Nov. 22, 2004

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Contact: Karen Henry, Schiefelbusch Life Span Institute, (785) 864-0756.

KU research offers aid to nursing home residents with dementia

LAWRENCE -- Gerontology researchers at the University of Kansas offer practical, research-based solutions for nursing staffs in two studies published in the October Journal of Gerontological Nursing.

The cover story reports on a study by R. Mark Mathews, professor of applied behavioral science and associate director of the KU Gerontology Center, and Beth Nolan, a University of Pittsburgh postdoctoral fellow and KU graduate. The researchers tested a simple and inexpensive solution to one of the most vexing problems for nursing staffs in dementia units -- repetitive questions by residents about mealtimes.

They found that hanging a large clock and a sign listing mealtimes in the dining area of a special care unit significantly reduced repetitive questioning by residents with dementia about the time of the next meal.

“ Repetitive questions and requests for information are common in older adults with dementia and often cause distress for themselves as well as nursing staff,” Mathews said. “We believe that when staff are not constantly confronted with repetitive questions, they are likely to have more -- and more pleasant -- conversations with those in their care.”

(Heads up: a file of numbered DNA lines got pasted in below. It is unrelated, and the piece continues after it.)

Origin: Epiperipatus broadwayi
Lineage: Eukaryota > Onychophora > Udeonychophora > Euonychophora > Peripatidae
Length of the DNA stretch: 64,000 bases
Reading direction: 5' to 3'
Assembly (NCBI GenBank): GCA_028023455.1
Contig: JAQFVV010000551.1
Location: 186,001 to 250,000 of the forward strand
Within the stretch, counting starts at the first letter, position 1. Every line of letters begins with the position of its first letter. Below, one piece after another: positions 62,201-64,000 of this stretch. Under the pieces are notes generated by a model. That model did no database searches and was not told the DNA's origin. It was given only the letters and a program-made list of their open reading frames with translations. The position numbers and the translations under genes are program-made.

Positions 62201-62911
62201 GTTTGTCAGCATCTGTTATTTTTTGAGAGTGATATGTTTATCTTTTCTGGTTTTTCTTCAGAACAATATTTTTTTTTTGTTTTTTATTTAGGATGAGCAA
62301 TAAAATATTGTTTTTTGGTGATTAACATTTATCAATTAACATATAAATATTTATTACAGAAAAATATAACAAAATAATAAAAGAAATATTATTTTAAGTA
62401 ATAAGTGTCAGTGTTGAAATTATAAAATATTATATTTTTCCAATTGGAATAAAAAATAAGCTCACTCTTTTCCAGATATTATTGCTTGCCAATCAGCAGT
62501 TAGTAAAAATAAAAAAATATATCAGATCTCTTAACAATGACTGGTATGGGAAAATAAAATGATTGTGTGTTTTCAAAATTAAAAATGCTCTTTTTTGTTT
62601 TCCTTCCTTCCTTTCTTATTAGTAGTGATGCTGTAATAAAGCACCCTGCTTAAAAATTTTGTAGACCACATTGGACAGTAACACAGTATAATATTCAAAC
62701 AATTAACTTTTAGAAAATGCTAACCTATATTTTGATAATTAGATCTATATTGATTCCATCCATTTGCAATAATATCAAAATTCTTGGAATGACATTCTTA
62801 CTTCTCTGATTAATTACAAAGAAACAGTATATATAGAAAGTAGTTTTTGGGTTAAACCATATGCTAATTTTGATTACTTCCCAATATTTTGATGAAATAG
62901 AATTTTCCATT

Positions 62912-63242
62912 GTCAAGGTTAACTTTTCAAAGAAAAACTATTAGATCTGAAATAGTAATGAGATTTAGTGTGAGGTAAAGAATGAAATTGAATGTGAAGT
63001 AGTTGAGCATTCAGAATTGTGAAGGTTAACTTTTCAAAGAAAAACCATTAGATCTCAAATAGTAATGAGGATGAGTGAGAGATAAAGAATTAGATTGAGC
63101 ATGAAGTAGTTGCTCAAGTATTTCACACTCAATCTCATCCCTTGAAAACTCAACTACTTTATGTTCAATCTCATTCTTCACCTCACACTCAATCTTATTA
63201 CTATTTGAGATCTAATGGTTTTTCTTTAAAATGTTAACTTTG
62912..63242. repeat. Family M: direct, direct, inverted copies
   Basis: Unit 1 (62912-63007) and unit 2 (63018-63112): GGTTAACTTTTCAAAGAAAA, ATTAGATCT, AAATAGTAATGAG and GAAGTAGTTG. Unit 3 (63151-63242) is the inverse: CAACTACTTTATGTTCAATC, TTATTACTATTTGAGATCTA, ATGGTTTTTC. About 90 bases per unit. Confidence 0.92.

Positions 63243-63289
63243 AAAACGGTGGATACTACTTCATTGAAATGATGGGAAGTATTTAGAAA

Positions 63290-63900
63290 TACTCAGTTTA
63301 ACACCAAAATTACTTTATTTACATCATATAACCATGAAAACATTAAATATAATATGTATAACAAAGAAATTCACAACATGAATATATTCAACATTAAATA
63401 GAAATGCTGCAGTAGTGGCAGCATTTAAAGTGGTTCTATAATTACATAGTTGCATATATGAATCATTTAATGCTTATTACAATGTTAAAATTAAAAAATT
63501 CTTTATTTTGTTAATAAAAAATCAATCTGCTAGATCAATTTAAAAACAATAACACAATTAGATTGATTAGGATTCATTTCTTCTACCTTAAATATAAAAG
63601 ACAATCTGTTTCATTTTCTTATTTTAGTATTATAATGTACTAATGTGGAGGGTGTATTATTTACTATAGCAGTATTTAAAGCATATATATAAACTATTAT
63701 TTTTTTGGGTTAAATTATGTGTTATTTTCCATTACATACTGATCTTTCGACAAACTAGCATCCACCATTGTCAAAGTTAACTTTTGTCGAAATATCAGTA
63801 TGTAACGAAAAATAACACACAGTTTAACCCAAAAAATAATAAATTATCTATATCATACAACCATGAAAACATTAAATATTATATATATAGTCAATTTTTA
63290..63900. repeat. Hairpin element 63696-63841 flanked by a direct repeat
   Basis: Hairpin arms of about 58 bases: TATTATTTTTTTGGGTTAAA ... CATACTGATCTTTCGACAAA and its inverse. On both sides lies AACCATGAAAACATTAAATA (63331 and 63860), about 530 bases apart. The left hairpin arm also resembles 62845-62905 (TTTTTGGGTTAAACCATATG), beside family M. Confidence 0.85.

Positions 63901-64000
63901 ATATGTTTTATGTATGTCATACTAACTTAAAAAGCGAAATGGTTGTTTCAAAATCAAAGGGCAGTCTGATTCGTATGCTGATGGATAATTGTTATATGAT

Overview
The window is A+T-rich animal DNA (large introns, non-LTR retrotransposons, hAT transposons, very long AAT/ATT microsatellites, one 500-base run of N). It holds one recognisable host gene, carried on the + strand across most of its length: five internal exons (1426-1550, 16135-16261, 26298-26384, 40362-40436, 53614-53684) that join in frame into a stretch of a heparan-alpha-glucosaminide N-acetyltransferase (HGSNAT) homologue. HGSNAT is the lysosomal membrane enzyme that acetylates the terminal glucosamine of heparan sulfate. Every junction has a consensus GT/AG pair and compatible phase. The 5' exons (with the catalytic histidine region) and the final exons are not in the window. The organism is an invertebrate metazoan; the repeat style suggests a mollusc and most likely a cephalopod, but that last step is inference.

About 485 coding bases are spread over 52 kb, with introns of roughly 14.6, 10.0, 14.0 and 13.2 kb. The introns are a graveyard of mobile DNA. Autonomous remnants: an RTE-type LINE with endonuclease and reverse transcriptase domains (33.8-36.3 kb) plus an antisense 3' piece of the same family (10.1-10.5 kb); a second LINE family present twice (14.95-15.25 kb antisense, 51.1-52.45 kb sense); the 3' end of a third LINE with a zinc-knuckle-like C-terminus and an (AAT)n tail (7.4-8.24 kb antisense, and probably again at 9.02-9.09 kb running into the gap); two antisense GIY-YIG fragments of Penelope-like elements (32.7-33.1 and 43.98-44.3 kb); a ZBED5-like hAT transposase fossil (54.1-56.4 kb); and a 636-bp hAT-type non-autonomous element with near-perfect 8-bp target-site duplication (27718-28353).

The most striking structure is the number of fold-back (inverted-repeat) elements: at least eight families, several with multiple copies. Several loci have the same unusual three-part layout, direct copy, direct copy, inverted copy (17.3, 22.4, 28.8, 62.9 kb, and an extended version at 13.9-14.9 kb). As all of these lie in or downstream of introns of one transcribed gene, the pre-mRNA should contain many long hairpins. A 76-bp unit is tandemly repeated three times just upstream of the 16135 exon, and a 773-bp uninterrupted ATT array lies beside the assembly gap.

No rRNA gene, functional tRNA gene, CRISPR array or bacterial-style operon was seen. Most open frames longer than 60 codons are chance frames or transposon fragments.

But conversations marked by “elderspeak,” baby talk on the part of nursing staffs, may cause residents to have lowered self-esteem and depression and even to withdraw from social interaction, according to research by Susan Kemper, Gerontology Center senior scientist and Roy A. Roberts distinguished professor of psychology.

In a related study Kristine Williams, assistant professor of nursing; Mary Lee Hummert, professor of communication studies; and Kemper trained nursing assistants at five Kansas nursing homes to use elderspeak less often. The participants watched real and dramatized videotaped interactions with residents and listened to their own conversations with residents before and after training.

The training program of three one-hour sessions, designed to accommodate nursing home schedules, resulted in communication that was perceived by residents to be more respectful, less controlling yet still caring, the researchers said.

“Nursing staff can overcome elderspeak by periodically fine-tuning the messages they give older adults,” said Williams. “Communication is a powerful tool to promote the health and well-being of older adults.”

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